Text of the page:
As in any fast moving industry, the terms to describe the technology sometimes move as fast as the technology itself. While recruiting for leaders in the Big Data industry, I have tried my best to keep up with the latest terminology.
One of the latest buzzwords that I heard recently from a Senior Data Scientist, was the concept of “Data Oceans.” There couldn’t be anything much more evocative to describe the complexity and diversity of the Big Data space at the moment, so I thought I’d explore what exactly a Data Ocean might be.
I am sure that you are all familiar with the concepts of Big Data from my previous articles, so to start with I’ll skip straight to the concept of what a “Data Lake” is. Yes, not a Data Ocean, a Data Lake….
A Data Lake is a specific place to keep all the data from a certain part of the business in its original raw and un-modelled format. This is not an exclusive term to describe a collection of Hadoop files, but merely means a large data pool that is specific to a certain part of the business. When a business question arises, the data lake can be queried for relevant data, and that smaller set of data is then analyzed in more detail to help answer the question. It might be called a lake because it contains a limited amount of “species” and is constrained by its size. You can still go fishing in a Data Lake, but you can be certain that you won’t be catching any sharks.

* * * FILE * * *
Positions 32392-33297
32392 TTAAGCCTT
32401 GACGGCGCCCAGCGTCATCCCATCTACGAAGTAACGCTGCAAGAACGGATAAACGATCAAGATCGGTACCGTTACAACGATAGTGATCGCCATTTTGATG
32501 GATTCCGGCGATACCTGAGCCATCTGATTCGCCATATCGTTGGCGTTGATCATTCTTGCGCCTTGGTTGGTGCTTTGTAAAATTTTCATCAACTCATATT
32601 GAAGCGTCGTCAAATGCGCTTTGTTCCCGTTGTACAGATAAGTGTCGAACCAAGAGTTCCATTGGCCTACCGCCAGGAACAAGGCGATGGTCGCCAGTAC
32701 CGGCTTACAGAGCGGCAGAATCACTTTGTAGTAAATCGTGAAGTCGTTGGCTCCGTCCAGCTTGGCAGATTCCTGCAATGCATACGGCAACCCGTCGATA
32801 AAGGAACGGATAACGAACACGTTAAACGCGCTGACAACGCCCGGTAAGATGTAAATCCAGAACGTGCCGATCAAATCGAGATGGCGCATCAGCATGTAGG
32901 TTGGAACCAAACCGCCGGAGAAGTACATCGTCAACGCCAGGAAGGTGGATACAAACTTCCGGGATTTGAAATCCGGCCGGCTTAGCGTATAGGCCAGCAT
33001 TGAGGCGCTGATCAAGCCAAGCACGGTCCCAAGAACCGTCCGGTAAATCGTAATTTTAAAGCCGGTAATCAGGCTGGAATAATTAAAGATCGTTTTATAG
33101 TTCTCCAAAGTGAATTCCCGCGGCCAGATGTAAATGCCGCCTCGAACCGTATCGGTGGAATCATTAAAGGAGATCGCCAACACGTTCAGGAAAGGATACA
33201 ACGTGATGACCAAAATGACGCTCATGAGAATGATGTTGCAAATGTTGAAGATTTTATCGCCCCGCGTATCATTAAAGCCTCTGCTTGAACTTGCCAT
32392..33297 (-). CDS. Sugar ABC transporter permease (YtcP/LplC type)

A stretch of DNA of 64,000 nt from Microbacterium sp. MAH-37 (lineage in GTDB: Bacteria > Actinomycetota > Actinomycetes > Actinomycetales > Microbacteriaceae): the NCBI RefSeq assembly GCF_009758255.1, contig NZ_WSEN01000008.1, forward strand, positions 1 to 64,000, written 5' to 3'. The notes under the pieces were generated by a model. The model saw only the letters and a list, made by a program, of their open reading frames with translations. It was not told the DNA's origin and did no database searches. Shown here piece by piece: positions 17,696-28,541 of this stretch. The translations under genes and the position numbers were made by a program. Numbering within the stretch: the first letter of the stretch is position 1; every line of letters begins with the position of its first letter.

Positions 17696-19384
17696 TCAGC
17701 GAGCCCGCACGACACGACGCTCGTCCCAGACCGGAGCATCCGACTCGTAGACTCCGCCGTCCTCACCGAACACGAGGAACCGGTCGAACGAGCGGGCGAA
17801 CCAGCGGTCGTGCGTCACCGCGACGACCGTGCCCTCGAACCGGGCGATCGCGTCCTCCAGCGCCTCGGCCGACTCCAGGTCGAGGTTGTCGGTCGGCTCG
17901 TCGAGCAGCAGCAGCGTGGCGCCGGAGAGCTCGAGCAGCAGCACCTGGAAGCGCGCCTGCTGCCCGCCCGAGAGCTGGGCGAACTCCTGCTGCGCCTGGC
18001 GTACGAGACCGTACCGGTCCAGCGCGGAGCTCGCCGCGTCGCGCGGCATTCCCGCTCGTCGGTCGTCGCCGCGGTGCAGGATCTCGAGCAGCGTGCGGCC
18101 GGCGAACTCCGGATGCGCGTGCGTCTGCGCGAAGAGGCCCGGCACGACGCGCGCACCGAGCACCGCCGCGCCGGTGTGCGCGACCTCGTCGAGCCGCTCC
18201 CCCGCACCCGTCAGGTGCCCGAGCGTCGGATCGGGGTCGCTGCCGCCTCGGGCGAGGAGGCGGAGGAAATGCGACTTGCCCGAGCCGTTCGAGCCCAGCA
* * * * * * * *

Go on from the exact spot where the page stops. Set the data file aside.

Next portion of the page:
Data Oceans are very different.
To paraphrase the words from my contact, a Data Ocean is a collection of un-modelled data from the entire business, from every possible area, kept in a single repository, normally in the Hadoop format. The size of these oceans is vast, but with improvements in analytics technology, it is becoming ever easier to “fish” for whatever data you need. It is all there ready for you, at your fingertips.
The connection between disparate sets of data can be easily analyzed when a Data Ocean strategy is deployed. The data will be there in five years time, there will be consistency of formats and with time it will be easier to fish “back in time” to select data that you may not have thought you needed otherwise.
Just as the world’s oceans have hidden depths, so the Data Oceans will have entire regions that will never be touched by the analytics tools. Some may say that this is an unnecessary expense, but the benefits outweigh the costs.
Big Data is powerful when there are a large number of variables to compare. You can’t get much bigger than a Data Ocean. Is it time to create one in your organization? If so, we can help you find the people to do it!